Deportations of illegal aliens living across the United States in the interior of the country increased 37 percent after President Trump signed his Enhancing Public Safety in the Interior of the United States Executive Order five days after being inaugurated.
A year-end Immigration and Customs Enforcement (ICE) report reveals how effective Trump’s pro-enforcement executive order has been throughout the first year of his presidency thus far, with deportations of illegal aliens living in the U.S. — and not those caught at the border — peaking at more than 61,000 between January 20 to September 30, 2017.
Compare that figure to the number of illegal aliens living in the interior of the country who were deported in that same time frame under former President Obama, when less than 45,000 illegal aliens were deported.
Overall, Trump’s ICE agency in the full Fiscal Year of 2017 deported 226,119 illegal aliens, including those caught at the southern border and those arrested and deported from the interior of the U.S. This is a slight decrease from the Fiscal Year 2016 deportations, when more than 240,000 illegal aliens were deported, but ICE officials say this is entirely because of the record decline in border-crossings under Trump.
The ICE report notes:
The decrease in ICE’s overall removal numbers from FY2016 to FY2017 was primarily due to the decline in border apprehensions in 2017. Many fewer aliens were apprehended at the border in FY2017 than in FY2016—possibly reflecting an increased deterrent effect from ICE’s stronger interior enforcement efforts. [Emphasis added]
The drop in border apprehensions contributed to a decrease in total ICE-ERO removal numbers, as the majority of aliens arriving at the border are processed under the provisions of expedited removal and are removed quickly, while aliens arrested in the interior are more likely to have protracted immigration proceedings and appeals, which delays the issuance of an executable final order of removal. These cases also frequently require a more complex and lengthy process to obtain travel documents, further delaying the process. [Emphasis added]
For enforcement purposes, Trump’s ICE agency has made massive gains ahead of previous administrations when it comes to deporting illegal aliens who are non-criminals and living in the country, not just at the U.S.-Mexico border.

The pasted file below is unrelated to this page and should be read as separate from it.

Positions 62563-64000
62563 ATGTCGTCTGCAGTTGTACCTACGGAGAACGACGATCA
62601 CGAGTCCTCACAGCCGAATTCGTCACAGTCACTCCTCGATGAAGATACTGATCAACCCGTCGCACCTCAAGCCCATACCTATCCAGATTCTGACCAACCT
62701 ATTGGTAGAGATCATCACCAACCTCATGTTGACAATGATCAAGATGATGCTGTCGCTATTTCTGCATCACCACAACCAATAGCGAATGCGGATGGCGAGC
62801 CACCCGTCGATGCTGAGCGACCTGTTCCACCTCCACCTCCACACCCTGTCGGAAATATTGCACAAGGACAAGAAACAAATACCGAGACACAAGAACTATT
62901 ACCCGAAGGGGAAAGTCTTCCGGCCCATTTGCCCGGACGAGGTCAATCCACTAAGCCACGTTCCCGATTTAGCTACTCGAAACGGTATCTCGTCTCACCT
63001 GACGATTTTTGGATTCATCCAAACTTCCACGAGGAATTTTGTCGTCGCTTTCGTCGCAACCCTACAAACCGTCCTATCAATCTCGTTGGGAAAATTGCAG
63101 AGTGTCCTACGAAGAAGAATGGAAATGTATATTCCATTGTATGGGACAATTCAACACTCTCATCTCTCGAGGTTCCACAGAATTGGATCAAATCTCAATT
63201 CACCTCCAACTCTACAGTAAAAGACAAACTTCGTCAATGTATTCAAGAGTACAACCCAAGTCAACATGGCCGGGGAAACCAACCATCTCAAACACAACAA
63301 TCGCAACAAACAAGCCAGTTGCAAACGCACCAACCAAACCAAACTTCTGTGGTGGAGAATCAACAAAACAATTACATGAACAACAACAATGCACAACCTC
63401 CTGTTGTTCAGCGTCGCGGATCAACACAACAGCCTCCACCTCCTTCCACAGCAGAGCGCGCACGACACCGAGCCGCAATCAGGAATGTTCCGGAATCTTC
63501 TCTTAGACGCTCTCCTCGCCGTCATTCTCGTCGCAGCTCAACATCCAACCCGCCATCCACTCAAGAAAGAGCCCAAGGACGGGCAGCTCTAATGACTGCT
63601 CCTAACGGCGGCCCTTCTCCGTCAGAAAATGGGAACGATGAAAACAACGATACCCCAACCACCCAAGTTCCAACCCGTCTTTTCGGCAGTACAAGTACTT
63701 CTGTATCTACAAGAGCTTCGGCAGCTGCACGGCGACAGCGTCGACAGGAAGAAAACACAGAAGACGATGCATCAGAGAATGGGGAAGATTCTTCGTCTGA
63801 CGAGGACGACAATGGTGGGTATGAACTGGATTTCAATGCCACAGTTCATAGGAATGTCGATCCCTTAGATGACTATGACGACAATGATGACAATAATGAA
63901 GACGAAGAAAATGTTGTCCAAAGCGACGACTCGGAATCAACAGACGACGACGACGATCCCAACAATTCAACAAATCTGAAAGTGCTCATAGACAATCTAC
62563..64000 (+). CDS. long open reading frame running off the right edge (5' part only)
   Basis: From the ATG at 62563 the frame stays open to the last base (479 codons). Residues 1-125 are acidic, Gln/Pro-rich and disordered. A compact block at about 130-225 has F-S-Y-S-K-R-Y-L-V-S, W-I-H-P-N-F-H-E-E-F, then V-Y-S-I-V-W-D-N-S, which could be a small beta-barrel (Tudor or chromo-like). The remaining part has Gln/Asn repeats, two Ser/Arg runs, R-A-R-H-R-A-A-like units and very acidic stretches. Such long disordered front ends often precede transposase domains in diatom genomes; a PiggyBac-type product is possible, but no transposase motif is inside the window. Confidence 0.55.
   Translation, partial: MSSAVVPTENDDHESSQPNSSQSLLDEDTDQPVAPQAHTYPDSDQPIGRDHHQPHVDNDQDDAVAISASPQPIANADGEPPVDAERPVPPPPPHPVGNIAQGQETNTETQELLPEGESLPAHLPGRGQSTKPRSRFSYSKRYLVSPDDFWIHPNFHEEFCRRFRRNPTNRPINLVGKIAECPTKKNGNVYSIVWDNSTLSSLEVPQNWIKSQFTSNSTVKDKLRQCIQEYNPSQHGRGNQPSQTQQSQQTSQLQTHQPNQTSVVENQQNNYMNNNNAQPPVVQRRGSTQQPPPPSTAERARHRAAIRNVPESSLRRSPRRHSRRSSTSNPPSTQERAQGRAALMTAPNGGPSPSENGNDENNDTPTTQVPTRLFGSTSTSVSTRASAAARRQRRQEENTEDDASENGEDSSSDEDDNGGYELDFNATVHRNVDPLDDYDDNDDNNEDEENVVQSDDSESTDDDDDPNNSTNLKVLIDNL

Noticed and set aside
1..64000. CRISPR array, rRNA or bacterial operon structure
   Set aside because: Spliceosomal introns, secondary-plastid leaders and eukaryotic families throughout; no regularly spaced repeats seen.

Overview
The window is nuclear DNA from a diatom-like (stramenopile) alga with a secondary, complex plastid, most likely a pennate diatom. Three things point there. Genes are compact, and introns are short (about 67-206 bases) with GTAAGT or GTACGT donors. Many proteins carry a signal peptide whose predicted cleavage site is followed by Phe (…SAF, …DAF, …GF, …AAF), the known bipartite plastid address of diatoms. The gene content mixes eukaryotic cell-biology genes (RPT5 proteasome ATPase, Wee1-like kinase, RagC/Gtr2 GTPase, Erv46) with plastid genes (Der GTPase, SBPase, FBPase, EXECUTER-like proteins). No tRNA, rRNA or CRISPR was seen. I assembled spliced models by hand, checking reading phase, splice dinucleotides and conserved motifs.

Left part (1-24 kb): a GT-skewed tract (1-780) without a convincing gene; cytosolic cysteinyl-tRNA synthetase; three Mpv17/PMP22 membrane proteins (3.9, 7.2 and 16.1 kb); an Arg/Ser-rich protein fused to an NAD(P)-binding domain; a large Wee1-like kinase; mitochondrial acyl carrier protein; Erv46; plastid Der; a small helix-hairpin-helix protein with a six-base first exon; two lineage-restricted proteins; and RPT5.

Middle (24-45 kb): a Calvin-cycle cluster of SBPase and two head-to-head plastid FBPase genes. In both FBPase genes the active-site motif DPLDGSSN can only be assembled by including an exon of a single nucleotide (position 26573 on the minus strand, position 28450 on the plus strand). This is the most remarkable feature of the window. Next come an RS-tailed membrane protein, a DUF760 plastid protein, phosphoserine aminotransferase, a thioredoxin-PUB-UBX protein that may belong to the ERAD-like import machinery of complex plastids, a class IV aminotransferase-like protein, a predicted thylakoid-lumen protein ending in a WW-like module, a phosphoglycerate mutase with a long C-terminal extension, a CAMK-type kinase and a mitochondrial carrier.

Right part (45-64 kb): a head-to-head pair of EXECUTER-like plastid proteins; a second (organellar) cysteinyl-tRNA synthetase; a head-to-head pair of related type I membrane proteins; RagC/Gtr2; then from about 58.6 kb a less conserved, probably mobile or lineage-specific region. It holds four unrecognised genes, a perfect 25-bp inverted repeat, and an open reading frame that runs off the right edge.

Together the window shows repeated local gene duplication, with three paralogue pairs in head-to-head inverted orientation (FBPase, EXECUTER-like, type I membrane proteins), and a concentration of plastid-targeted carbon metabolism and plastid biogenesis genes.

In Fiscal Year 2017, more non-criminal illegal aliens were deported from the interior of the U.S. under Trump than were deported the two previous fiscal years combined. Trump’s ICE agency deported nearly 70,000 criminal illegal aliens from within the U.S. in this year and deported nearly 60,000 criminal illegal aliens at the southern border.
Last month, border-crossings at the U.S.-Mexico border ticked up to Obama-era levels, with a staggering 39,006 illegal aliens attempting to cross into the country in the month of November, Breitbart Texas reported.
As Breitbart News reported, the increase in illegal aliens attempting to enter the U.S. through the southern border has coincided with constant discussion from the Republican establishment, Democrats, the open borders lobby, and corporate interests about giving amnesty to at least roughly 800,000 illegal aliens under the Obama-created Deferred Action for Childhood Arrivals (DACA) program.
Spike in Illegal Immigration Coincides with Talk of DACA Amnesty by GOP Establishment, DHS Secretaryhttps://t.co/uZRkGmqewG
— John Binder 👽 (@JxhnBinder) December 15, 2017
Attorney General Jeff Sessions, in September, announced the official termination of DACA, to take place in March 2018. Since then, establishment Republicans and Democrats have sought to push the Trump administration to sign off on an amnesty.
For example, Department of Homeland Security (DHS) Secretary Kirstjen Nielsen said in November that she supported giving DACA illegal aliens amnesty.
“I believe that we must and we owe it to them to find a permanent solution,” Nielsen said of passing a DACA amnesty that could potentially lead to a chain migration of 9.9 million to 19 million foreign nationals pouring into the U.S. legally. “It’s no way to expect anyone to live a month or two months at a time,” said Nielsen, even though the DACA work-permits each last for two years.
This month, though, Nielsen admitted in an interview that illegal aliens seeking to cross into the U.S. pay attention to the national discussion on immigration and amnesty to get a grasp on when is the best time to enter the country.
“They have money, they have time, and this is their job. So they do watch,” Nielsen told Fox & Friends. “They watch what’s happening in Congress. They watch what’s happening as part of our national conversation and they learn as we along. So we see more and more loopholes being exploited.”
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